Impossible questions

I’m usually pretty good at figuring out the right answer or deflection for horribly loaded questions posed to me by my wife. Whenever she asks something like, “Does this shirt look good on me,” I mentally run through a few possible scenarios and judge which response has the best chance of preventing an Exorcist-level implosion. For instance:

  • if I say “Yes” without hesitation, she may suspect that I did not really consider the question to offer an actual opinion and that I am just saying what I think she wants to hear because I fear her and think she’s fat.
  • if I say “Yes” after pausing for exactly two seconds, she may suspect that I supressed my highly negative gut reaction and caught myself just in time to save my own skin.
  • if I say, “Not really. But it’s the shirt, not you,” she may take a quick inventory of every item of clothing she owns in a similar color and style and decide that I must hate half her wardrobe.
  • if I say, “Didn’t you wear that shirt last time?” I may avoid having to answer the question entirely as I get her trying to remember what she has worn on past occasions. A bonus is that it makes her think I notice and remember what she wears.
  • if I say, “That shirt has always looked good on you,” she will understand that I have dutifully noticed her looking good in the past, and that I have already considered the question and have reached a reasonable and acceptable conclusion. This is a good answer, but also a huge risk because it works only if the shirt is not brand new.

After I run through these possible answers in a matter of miliseconds, I choose the one that best fits the situation. Like I said, I’m usually very good at this.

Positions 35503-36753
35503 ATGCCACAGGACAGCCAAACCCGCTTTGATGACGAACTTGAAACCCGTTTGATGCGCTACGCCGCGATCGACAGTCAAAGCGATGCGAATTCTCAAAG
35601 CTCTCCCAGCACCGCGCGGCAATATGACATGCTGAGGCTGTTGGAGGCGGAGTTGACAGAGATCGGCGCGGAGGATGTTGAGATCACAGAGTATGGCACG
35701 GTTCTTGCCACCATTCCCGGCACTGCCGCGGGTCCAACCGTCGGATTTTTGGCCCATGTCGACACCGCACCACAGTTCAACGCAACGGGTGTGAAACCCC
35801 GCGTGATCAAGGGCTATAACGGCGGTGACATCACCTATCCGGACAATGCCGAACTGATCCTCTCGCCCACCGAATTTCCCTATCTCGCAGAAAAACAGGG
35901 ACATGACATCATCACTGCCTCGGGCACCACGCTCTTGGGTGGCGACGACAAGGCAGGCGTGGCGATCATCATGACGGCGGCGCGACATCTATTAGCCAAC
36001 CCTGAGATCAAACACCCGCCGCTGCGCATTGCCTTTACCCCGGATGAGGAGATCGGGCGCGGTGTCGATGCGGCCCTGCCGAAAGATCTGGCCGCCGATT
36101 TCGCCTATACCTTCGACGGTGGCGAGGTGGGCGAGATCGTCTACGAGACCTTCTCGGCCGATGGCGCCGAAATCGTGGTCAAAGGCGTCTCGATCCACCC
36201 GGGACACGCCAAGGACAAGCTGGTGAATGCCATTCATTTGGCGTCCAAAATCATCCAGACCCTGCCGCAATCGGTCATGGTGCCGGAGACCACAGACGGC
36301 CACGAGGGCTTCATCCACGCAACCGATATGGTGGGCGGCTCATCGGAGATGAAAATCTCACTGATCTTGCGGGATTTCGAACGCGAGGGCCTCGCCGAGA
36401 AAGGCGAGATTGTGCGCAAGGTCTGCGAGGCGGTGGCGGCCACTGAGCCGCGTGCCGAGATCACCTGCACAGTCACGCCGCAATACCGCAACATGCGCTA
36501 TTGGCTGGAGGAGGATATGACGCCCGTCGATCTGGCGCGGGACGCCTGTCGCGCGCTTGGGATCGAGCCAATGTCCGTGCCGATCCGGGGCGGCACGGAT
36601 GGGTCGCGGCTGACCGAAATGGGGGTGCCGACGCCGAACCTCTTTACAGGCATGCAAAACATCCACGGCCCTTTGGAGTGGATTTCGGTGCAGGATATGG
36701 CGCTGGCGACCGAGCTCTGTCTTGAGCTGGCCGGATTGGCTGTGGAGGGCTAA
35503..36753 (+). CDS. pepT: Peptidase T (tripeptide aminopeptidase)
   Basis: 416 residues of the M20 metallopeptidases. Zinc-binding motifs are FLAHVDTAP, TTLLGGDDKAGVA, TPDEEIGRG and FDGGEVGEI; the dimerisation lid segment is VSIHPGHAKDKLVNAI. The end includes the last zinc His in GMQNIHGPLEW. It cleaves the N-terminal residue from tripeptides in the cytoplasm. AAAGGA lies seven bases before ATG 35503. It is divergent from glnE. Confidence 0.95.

About six weeks after Tater was born, I was sitting in a recliner in our living room reading a book while Mrs. Happy was getting ready for a Christmas party with some old coworkers. After a few minutes, she entered the living room with a flourish and asked, “So, do I look like I just had a baby?”

I could think of only three possible answers to this question: yes, no, and “You look beautiful.” I immediately discarded the “beautiful” answer as a transparent deflection. A transparent deflection is worse than a wrong answer in most cases. But before I could answer yes or no, I needed to figure out what she was really getting at. I thought of the possible outcomes:

  • me: Absolutely!
    she: Good. Then my stomach no longer looks like it’s housing a beach ball.
  • me: Absolutely!
    she: So I have the flabby, stretched-into-shapelessness physique of one who has recently given birth. Is that what you’re saying?
  • me: Absolutely not!
    she: Yes! I have regained my pre-pregnancy shape.
  • me: Absolutely not!
    she: So I still look like I have a whole person growing in my abdomen?

As I was trying to determine exactly what she needed to hear, three seconds elapsed. Truthfully, I thought she looked beautiful, but from her perspective I seemed to be crafting a diplomatic proclamation rather than declaring an obvious truth, which meant I thought she looked hideous.

For the record, the answer she was looking for was, “No, you don’t look like you just had a baby. You look fabulous.” But even knowing the right answer, I still get confused when I think about the question.

6 thoughts on “Impossible questions

  1. You could follow the lead of a new candybar commercial and just stuff food in your mouth whenever she asks something that can only lead you into implosion.

    I’m also working on a device that will be embedded in my palm that I can use to trigger the phone to ring when the wife puts me in that type of situation.

  2. “Oh give me a break, Freckles. You’re HOT; why even bother asking?” ::evil pause:: “Is this the point where we kiss?”

  3. I guess there are some advantages to staying single after all. :)

    I like Rey’s “Sawyer” impression, lol.

  4. This article made me chuckle, as it reminded me of a conversation that my boyfriend and I had recently, discussing our different mental states in various situations. As I phrased it, the logical part of my mind tends to put up an “Out to Lunch” sign and the remaining part simply sits back and says, “Oh bother”. He went on to say that his mind races with so many scenarios and ideas as he tries to figure out how to say something. When I read this, I had to shake my head. It must be universal. ;)